Topics on the agenda included upcoming projects, assigning articles, discussing the legal and fiscal implications of increased growth, networking to get the names of agents, and goals for improved marketing. For the most part, these lofty goals were accomplished while barbequing hot dogs and drawing crude pictures of each other on bar napkins.
Very few of the attendees were native to California, so coping with mid-summer Valley heat required the meetings be held in two settings: an air conditioned facility that served frosty adult beverages, or a swimming pool.
The latter idea was a big hit. Everybody liked the idea of being able to brag about a poolside business vacation. It's a glamorous concept, but unless it refers to a conference of body builders, it sounds much better than it looks. A dozen jet-lagged, middle-aged, largely sedentary writers flopped around a pool and gasping in the California heat probably isn't going to be the premise for the next Aaron Spelling series on Fox. But it was fun and productive, and since most of us write fiction, we're going to tell people that we all looked fabulous anyway.
In that respect, sightseeing is a little different when you do it with writers. I thought I was familiar with the view from the Delicato Winery's observation tower, for instance, but I was wrong.
"That's a field where they are performing genetic experiments, splicing swine and almond DNA to create pork chop trees," my local editor gestured.
"Um, that's just where the local community college does some of their Ag stuff," I translated.
"And over there, the city of Manteca is building a to-scale replica of Zoser's step pyramid."
"It's a landfill," I frowned at her.
"And up that way just a little bit, Kerry and Bush are going to stage a debate."
"But there's nothing over there but a little depot they call Jackass Junction," I said, confused.
She smiled. "Exactly."
We also went almond tasting. Some people were not entirely impressed with the fact that California produces 80% of the world's supply of almonds. "I can get almonds anywhere," one person pointed out. "In fact, I brought some with me."
"Well, they probably came from right here."
One of the others immediately pulled out her cell phone and held it up to a bag of almonds for an impromptu puppet show. "Mom? You'll never guess where I'm at right now. No, guess. Let me give you a hint: what are you doing for lunch today?"
But as compelling as the Manteca-Ripon area is, the highlight of the sightseeing had to be the day we spent in San Francisco. See, writers tend to be incorrigible people-watchers. They like to eavesdrop on people in the grocery store, the local cafe, even public restrooms. When they are not being arrested or issued restraining orders, they take their observations and craft them into beautiful works of art, ninety-eight percent of which never get published except as "Exhibit A". But that doesn't deter a real author from their craft, and the best writing comes from lengthy observance of human behavior.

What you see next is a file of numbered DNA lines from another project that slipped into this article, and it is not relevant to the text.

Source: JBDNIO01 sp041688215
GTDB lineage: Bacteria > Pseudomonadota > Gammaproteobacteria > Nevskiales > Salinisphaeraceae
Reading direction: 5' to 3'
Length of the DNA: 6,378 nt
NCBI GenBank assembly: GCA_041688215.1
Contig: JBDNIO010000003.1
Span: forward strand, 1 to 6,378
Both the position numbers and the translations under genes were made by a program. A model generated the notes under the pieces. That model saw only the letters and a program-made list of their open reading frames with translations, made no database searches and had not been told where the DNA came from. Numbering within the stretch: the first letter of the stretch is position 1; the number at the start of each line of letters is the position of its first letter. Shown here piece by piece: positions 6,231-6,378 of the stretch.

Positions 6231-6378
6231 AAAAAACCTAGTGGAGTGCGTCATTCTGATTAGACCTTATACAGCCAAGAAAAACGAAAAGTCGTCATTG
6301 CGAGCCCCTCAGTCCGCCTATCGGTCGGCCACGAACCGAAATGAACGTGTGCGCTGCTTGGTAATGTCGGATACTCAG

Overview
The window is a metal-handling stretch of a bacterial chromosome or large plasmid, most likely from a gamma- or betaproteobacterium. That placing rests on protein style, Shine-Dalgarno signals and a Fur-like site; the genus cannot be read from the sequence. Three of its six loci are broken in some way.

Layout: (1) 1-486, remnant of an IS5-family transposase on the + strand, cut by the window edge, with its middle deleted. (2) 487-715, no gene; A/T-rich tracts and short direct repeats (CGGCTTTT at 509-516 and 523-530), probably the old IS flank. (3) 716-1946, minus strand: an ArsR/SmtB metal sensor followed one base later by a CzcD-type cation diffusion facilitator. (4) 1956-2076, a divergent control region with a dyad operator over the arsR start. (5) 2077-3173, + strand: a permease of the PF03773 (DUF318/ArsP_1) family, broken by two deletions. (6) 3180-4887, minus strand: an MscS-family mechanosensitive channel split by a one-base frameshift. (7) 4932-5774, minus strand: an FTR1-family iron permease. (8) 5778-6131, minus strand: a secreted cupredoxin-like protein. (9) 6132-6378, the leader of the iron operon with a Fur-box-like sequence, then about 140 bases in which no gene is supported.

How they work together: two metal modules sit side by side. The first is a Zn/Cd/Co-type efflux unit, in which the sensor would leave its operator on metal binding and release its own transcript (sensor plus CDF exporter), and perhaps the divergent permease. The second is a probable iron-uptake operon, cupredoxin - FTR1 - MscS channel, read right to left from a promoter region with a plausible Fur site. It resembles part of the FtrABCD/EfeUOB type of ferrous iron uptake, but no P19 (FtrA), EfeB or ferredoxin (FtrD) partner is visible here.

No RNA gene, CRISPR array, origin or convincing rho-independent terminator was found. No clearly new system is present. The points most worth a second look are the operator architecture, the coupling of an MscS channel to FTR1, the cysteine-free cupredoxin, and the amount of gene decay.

San Francisco is a city that, above all others, embraces a wide range of human behavior. The wider the better.
A bunch of our members were from the Midwest, and though some of them do a fine job at being masters of jaded sarcasm, there simply isn't anything between Los Angeles and New York that could have prepared them for San Francisco. Oh sure, the sight of one Holstein climbing atop another outside the milking shed can at least keep your brain from going into permanent shock, but unless the milking shed combines the best of Victorian and modern architecture, you're still a long shot from capturing the flavor of San Francisco.
It took the group about thirty seconds from climbing the stairs out of the BART station to fall in love with the city.
"What is that?" one of them demanded, pointing at the top of a building where strange and menacing monsters formed a crudely hand-painted mural on the side of the industrial-sized air conditioning unit. The words, "NECK FACE" offered little in the way of explanation.
"It's a Denny's," I pointed at the signs visible nearer the sidewalk.
"This place is great," my friend shook his head and continued walking.
We walked all over San Francisco, just soaking in the sights. None of us were lost, run over by a car, or knocked senseless by running into a parking meter while watching everything but where they were going. (Okay, that actually did happen. To me. When I was in fourth grade. First times in San Francisco can be a little overwhelming.)
The only downside to the trip was when we hit Pier 39 in Fisherman's Wharf. Everyone was ooohing and aaahing over the sea lions lounging about the marina, when one of the columnists piped up, "Look at them, flopping around the water and groaning! They look like they're having a Piker Press conference, ha ha... ha..." Under the icy stares from everyone else, she quickly trailed off.
We did not look like that. That's our story and we're sticking to it.
Comments and sightseeing tips to Alex.Queen@gmail.com.
This article first appeared in the Manteca (Calif.) Bulletin